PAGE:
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Abstract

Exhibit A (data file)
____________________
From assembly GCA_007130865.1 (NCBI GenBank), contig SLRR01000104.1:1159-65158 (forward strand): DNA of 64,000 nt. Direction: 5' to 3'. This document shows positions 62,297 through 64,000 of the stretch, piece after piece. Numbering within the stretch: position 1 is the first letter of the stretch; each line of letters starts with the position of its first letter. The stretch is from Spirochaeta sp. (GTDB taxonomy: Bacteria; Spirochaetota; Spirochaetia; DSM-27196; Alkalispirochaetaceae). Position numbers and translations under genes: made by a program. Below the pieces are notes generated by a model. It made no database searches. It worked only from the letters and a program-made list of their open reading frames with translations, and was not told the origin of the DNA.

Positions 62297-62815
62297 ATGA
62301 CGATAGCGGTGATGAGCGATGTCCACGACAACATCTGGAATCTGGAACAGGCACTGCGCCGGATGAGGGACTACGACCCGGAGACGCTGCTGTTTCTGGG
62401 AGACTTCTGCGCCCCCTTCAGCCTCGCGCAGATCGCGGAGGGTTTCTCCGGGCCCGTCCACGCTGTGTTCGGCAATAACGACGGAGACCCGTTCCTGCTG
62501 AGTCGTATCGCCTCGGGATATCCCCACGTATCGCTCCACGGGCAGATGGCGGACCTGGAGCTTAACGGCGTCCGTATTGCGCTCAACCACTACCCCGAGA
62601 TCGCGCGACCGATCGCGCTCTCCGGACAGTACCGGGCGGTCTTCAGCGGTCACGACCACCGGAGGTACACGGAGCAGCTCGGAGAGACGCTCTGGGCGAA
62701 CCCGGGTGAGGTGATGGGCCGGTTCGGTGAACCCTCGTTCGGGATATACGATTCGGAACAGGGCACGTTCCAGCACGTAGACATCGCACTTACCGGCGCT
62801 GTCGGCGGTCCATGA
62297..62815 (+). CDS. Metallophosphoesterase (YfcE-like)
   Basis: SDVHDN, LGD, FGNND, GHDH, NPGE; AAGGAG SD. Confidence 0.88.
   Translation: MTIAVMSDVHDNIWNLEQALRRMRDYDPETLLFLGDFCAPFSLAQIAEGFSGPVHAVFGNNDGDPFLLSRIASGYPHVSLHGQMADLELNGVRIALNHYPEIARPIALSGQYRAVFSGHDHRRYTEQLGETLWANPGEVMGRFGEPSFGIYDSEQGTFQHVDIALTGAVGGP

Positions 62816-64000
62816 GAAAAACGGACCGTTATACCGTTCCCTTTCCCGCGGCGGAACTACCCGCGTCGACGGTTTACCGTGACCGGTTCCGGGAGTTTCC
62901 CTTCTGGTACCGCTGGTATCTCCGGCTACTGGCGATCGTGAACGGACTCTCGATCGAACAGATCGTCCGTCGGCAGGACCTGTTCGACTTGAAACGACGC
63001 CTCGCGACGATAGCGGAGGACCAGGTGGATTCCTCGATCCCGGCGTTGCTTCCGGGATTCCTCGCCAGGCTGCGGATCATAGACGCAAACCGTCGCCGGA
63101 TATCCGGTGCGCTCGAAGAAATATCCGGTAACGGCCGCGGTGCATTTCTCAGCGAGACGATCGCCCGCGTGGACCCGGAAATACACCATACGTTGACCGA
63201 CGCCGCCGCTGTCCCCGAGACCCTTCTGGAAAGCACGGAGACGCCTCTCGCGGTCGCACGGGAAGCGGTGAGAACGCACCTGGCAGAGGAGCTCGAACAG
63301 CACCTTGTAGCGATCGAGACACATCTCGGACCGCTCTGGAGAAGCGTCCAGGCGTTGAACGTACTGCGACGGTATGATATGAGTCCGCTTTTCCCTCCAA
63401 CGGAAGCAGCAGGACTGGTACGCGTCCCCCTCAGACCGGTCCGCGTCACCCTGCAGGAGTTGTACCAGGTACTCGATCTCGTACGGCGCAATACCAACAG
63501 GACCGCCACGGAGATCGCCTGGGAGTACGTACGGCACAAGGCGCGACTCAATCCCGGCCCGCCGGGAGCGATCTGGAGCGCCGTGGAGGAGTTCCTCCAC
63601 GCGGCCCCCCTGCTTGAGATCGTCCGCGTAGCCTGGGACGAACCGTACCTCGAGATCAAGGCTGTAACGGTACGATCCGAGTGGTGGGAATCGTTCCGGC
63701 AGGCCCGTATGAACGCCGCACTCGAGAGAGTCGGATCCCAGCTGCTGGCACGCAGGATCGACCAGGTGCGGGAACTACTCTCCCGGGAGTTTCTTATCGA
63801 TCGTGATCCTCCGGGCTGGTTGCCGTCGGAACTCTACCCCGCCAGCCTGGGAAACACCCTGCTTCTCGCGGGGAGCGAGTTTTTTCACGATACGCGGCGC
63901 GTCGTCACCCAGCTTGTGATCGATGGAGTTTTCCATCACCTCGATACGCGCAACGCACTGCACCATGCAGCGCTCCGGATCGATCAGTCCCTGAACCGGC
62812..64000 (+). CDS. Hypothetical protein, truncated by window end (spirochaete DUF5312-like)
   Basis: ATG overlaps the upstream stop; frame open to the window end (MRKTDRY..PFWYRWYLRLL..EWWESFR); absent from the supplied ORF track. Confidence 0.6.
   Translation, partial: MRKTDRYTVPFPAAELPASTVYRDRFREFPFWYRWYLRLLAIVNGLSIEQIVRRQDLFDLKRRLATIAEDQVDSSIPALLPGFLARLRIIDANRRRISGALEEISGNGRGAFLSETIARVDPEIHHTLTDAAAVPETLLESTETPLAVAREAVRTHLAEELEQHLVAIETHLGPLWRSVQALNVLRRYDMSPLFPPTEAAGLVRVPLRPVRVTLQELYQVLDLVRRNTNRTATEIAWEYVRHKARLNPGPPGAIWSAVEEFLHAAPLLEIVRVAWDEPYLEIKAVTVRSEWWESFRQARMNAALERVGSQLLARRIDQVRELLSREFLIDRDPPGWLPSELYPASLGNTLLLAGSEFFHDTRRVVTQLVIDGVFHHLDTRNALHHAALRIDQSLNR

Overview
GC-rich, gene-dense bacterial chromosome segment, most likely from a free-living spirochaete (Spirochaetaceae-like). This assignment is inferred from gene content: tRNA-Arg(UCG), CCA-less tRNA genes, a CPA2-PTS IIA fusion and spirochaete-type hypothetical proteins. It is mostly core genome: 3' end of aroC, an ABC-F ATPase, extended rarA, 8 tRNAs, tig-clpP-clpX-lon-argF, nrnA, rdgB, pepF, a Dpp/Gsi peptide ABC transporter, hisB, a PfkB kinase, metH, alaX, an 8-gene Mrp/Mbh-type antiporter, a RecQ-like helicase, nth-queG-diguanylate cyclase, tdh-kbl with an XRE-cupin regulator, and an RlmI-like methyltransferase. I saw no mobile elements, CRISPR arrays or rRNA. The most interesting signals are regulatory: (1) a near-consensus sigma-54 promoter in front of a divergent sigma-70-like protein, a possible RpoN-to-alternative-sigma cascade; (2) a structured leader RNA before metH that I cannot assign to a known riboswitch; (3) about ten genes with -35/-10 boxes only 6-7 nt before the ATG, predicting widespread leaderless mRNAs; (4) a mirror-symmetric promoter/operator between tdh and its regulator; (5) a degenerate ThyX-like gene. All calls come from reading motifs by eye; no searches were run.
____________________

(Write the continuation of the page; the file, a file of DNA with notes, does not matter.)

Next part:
Meghan Clark discusses the relationship between charity and justice as set forth in two of Benedict XVI’s encyclicals, Deus Caritas Est and Caritas in Veritate, and then considers what Vincentian tradition contributes toward the understanding of that relationship. Clark writes, “What emerges is a model of cultivating solidarity through justice and charity as integral to the life of Christian discipleship.” Deus Caritas Est calls for direct service to those in need because it is only through charity and loving others that we are fully aware of God’s love for us. As Clark summarizes Caritas in Veritate, “Justice in relations is a precondition for living charity. . . . Both charity and justice are required for healthy relationships with God and neighbor.” Justice and charity require work toward the common good, and charity expands justice to include the marginalized. Clark defines the institutional nature of charity in the Church and explains how Vincent de Paul, Louise de Marillac, and their communities exemplify it. Vincent and Louise recognized that effective charity required organized personal and institutional responses to systemic injustice. Vincentian tradition seeks to foster solidarity through commitment to each person’s dignity and to nurture justice within all levels of society.

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